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Hardcover In Our Defense: The Bill of Rights in Action Book

ISBN: 068807801X

ISBN13: 9780688078010

In Our Defense: The Bill of Rights in Action

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Format: Hardcover

Condition: Very Good

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Book Overview

New York Times BestsellerExceptionally timely and well-written. . . . Amendment by amendment, the authors find cases that are soul-searching in their ramifications. . . . This is a book that demands... This description may be from another edition of this product.

Customer Reviews

5 ratings

Readable, Informative look at Bill of Rights

This is a nicely readable look at the U.S. Bill of Rights in action. Authors Ellen Alderman and Caroline Kennedy provide 20 concise real-life stories that define our rights and freedoms. These case studies deal with such issues as free speech, gun control, government powers, the rights of the accused, the death penalty, etc. Does the First Amendment give the Ku Klux Klan the right to broadcast on local cable television? Can the City of Detroit tear down an existing neighborhood to build an auto plant? Must two terrified young girls testify against their accused molester from the witness stand, or does the sixth amendment permit them to do so via closed circuit TV? The authors present these and several other equally interesting cases. Readers learn the facts, the competing legal arguments, and the eventual decisions of the courts - decisions that sometimes left the judges bitterly divided. Since their adoption in 1791, the Bill of Rights have endured over two centuries of societal and technological change. This is a readable, thought-provoking, and informative look at those ten amendments and their application to life in the USA.

So you think you know your rights?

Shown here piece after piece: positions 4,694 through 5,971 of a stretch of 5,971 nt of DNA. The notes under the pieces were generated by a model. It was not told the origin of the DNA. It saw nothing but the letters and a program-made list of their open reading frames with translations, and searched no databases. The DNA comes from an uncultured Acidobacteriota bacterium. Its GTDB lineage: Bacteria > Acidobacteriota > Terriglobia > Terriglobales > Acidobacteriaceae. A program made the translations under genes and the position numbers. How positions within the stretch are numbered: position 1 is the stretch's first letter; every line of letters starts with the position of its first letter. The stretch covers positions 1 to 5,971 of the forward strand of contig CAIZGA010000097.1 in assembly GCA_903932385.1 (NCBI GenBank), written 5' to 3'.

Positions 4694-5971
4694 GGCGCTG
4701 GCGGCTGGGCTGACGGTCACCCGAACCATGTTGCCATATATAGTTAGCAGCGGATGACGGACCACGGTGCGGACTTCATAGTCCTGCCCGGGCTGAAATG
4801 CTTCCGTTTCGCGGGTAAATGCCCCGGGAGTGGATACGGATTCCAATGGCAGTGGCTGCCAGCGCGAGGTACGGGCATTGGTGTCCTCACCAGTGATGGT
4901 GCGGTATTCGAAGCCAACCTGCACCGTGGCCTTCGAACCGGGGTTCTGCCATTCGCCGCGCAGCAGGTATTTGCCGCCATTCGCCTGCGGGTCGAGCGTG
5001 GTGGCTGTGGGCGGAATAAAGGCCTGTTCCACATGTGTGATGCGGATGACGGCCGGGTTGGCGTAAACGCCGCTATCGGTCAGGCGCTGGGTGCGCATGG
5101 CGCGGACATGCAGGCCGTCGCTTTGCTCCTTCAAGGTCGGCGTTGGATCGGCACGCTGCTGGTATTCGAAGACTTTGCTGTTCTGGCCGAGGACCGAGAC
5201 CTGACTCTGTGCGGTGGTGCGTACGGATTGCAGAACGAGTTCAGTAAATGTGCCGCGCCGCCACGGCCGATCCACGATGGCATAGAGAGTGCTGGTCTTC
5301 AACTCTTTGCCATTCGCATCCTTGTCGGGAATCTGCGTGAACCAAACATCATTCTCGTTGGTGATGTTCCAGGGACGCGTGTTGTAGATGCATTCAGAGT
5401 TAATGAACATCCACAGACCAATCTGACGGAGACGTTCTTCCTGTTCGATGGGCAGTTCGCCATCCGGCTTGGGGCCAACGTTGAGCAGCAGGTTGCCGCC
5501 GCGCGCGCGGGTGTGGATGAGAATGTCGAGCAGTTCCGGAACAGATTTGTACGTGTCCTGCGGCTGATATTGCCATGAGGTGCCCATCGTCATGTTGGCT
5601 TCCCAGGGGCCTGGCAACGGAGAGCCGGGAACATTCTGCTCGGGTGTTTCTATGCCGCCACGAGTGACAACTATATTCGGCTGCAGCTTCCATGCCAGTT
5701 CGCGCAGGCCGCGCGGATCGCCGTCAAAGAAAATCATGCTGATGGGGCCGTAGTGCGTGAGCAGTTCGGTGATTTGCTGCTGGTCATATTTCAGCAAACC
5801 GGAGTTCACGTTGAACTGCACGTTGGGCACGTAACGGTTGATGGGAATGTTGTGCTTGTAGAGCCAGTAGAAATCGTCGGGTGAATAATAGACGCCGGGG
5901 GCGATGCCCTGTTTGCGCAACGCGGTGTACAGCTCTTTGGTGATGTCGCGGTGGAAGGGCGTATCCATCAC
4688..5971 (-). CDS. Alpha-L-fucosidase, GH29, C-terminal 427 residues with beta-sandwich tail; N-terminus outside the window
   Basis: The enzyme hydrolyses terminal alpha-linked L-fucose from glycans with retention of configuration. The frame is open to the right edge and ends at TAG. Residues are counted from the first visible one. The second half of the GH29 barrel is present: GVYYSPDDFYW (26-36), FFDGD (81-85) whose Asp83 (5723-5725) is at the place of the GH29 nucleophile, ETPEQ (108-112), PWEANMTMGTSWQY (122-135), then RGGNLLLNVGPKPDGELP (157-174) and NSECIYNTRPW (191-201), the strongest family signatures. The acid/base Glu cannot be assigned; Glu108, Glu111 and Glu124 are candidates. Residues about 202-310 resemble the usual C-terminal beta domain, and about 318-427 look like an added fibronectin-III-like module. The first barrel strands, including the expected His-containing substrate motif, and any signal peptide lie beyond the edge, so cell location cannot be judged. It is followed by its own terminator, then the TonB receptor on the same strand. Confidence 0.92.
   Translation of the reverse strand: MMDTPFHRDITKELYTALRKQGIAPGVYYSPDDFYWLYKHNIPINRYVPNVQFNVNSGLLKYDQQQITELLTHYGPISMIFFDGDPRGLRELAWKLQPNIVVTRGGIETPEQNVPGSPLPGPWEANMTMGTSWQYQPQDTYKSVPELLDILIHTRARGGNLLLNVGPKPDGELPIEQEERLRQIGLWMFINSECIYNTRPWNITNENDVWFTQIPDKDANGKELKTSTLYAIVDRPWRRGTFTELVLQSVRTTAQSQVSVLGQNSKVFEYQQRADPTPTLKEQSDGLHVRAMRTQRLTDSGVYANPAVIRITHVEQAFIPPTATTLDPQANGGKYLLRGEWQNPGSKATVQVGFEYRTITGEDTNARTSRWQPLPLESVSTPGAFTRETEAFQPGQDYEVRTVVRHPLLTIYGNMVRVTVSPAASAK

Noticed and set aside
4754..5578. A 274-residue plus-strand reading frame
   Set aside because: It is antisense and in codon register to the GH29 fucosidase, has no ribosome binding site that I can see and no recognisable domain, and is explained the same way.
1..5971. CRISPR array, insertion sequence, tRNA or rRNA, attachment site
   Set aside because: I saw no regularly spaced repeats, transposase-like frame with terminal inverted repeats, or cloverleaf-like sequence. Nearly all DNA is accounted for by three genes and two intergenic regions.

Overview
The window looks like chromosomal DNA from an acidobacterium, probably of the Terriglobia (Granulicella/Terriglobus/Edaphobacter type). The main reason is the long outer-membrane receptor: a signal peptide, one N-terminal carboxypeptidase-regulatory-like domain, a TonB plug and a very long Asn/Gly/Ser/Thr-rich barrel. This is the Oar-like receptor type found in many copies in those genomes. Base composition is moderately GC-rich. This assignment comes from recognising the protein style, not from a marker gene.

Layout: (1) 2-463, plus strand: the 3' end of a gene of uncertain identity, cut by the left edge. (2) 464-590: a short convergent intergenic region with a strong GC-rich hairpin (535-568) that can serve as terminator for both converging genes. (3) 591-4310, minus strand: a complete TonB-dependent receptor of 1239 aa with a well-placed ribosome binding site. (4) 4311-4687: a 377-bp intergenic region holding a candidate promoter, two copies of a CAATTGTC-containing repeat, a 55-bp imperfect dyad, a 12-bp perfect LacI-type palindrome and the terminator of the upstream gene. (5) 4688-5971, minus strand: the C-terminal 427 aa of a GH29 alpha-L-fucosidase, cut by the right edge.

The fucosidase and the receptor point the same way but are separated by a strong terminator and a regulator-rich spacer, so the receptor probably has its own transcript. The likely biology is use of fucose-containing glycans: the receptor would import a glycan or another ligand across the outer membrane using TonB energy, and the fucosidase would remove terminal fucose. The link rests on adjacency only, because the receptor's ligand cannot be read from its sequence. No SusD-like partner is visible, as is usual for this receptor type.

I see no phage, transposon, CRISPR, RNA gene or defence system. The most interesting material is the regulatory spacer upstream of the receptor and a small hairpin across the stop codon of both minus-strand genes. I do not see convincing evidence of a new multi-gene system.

If you've ever been surprised by the ruling of a court or a judge in regards to matters whose resolution would seem obvious to the casual legal observer, then perhaps you should read this book. Kennedy and Alderman walk through each of the "rights" we are guaranteed by the Constitution and give examples of court cases and decisions that often might seem counter-intuitive. Reading and understanding this book can help one become a more responsible and informed U.S. citizen. I'm always finding myself referring back to this book, my most beat up, the most well used in my modest collection. Review every book you read- authors deserve your input and consideration.

Entertaining and Informative

I was assigned this book as supplementary reading for my AP government class, and while some of my friends didn't like it, I loved and am now re-reading it.The authors admit that their intent was 1) to make people see the Bill of Rights as more than a legal document, but a guideline created by framers who had no idea how different the nation would be centuries later, and 2) to make people think.For each of the first 10 Amendments to the Constitution, the authors pick a case, usually criminal, and discuss it in relation to the amendment. They choose their cases carefully, and all are thought-provoking.The Bill of Rights was created to protect the people from the government, and includes several rights delegated to those accused of crimes. However, in one poignant case, the right to confront the witness is used to declare an accused child molester's trial invalid. However, the book also lists many instances in which the Bill of Rights served as the final defense in a couple accused of Communism during the McCarthy era. While some may find the book boring, because they're not interested in hearing about politics, many would find this book enjoyable to read, especially if they are interested in law.

Fantastic, an easy reader

I am a senior, and I had to read this book for my ap government class during the summer. At first I thought that I was not going to like it, but it turned out to be a teriffic book. It gave me a greater understanding of the Bill of Rights.

Great for a Constitutional Law course!

I instruct a course entitled "Civil Liberties:The Rights of the Accused for Seton Hall (NJ) University at the Graduate Level. This text is an excellent supplement to the text Criminal Procedure by Zalman & Seigal. It presents "out of the way" cases for comment and analysis.
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